Video: Rattling California news services
updated 6/17/2005 8:28:26 AM ET 2005-06-17T12:28:26

Just hours after a moderate earthquake shook most of Southern California, a strong quake struck off the state’s northern coast to become the fourth significant shaker to jolt California this week.

Neither quake Thursday caused serious damage. One person was injured.

A 6.6-magnitude temblor hit about 125 miles off the coast of Eureka around 11:30 p.m. PT, rattling the ocean floor. In the afternoon, a 4.9-magnitude quake struck east of Los Angeles, startling people and knocking items off shelves and desks.

Four significant quakes have hit California this week: A magnitude-5.2 quake shook Riverside County on Sunday, and a magnitude-7.2 quake trembled Tuesday under the ocean 90 miles off Northern California.

Experts not surprised
Stephanie Hanna, a spokeswoman for the U.S. Geological Survey, said Thursday night’s quake was likely an aftershock from Tuesday’s shaker, which prompted a brief tsunami warning for the entire U.S. west coast and part of Canada.

Still, seismologists do not consider it particularly noteworthy that four significant seismic events occurred within a few days in California and off its coast.

Video: Quake analysis “This is an active zone and we can expect moderate to large earthquakes almost at any time in those zones,” said Bruce Presgrave, a geophysicist at the USGS National Earthquake Information Center in Golden, Colo., adding that the events occasionally occur in clusters.

A patchwork of faults crisscrosses California, and the Southern California Earthquake Center recently estimated that a major earthquake beneath Los Angeles could cause up to 18,000 deaths and $250 billion in damage.

Presgrave said it was unlikely the two Thursday quakes were linked to each other.

Lucy Jones, a USGS expert based in Southern California, told NBC News that quakes around 5.0 tend to happen four times a year in California, while those around 7.0 might occur once a year, or once every few years.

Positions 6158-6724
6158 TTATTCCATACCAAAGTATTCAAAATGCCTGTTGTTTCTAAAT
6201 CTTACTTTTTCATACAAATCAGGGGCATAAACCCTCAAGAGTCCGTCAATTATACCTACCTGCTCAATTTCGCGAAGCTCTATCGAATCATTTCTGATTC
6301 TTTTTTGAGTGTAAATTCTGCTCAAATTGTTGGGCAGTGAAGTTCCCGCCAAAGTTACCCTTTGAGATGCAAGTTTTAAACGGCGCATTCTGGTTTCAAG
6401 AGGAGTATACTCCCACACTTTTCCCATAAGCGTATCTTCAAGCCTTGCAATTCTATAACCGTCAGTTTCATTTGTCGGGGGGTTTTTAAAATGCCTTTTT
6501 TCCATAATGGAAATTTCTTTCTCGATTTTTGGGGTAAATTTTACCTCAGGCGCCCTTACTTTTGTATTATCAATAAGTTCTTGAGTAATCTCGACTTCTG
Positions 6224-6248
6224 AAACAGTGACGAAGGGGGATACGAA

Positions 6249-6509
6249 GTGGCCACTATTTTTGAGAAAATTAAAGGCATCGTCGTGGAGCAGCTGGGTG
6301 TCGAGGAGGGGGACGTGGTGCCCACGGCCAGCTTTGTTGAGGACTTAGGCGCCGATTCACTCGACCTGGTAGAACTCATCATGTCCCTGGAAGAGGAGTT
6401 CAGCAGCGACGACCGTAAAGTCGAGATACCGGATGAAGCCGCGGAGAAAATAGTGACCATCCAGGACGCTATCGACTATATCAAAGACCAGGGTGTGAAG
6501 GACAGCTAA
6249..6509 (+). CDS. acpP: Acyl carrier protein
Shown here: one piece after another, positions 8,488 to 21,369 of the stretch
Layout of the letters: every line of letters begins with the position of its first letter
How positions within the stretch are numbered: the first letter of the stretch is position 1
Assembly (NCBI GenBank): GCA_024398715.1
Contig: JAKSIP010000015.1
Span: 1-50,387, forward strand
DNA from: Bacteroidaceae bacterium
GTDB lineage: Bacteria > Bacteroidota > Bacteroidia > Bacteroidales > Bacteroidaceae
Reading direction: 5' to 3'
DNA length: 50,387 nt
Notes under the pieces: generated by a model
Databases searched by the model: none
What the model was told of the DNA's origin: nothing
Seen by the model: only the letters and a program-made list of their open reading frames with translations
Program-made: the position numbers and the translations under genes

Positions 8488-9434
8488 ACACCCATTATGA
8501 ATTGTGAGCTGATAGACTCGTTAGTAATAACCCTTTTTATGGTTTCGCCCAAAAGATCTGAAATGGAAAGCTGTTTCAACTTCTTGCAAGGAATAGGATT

As for the possibility of an even bigger quake in the near future, Jones said, "We have a slightly increased chance around the places we've been having them in the last few days and that's part of life here."

'Kind of like thunder'
The afternoon quake was centered near Yucaipa in San Bernardino County, east of Los Angeles, according to the U.S. Geological Survey. About 25 aftershocks followed in a little over an hour, the strongest estimated at magnitude 3.5.

“All of a sudden it just started rocking,” said John Napolitano, a campus police officer at Crafton Hills College in Yucaipa. “I just sat there and rode it out.”

A woman was injured when a light fixture fell on her head in a conference room at Lake Arrowhead Resort, but her injury did not appear to be serious. She was taken to Mountains Community Hospital but did not want her condition made public, a nursing supervisor said Thursday night.

“I heard a loud rumbling sound, kind of like thunder,” said Nick Brandes, manager of a store in Yucaipa. “At the front, all the customers were in a panic. They were all just in a hurry to get out.”

Channon Kelly was eating her lunch in downtown Los Angeles when the quake hit.

“I almost jumped out of my seat,” Kelly said. “I’m starting to get freaked out. We’ve had so many in the last week, the one Sunday and then in Northern California. I could hear the windows rattling and feel it all at the same time.”

None of Southern California Edison’s 4.6 million customers lost power.

The Associated Press and Reuters contributed to this report.


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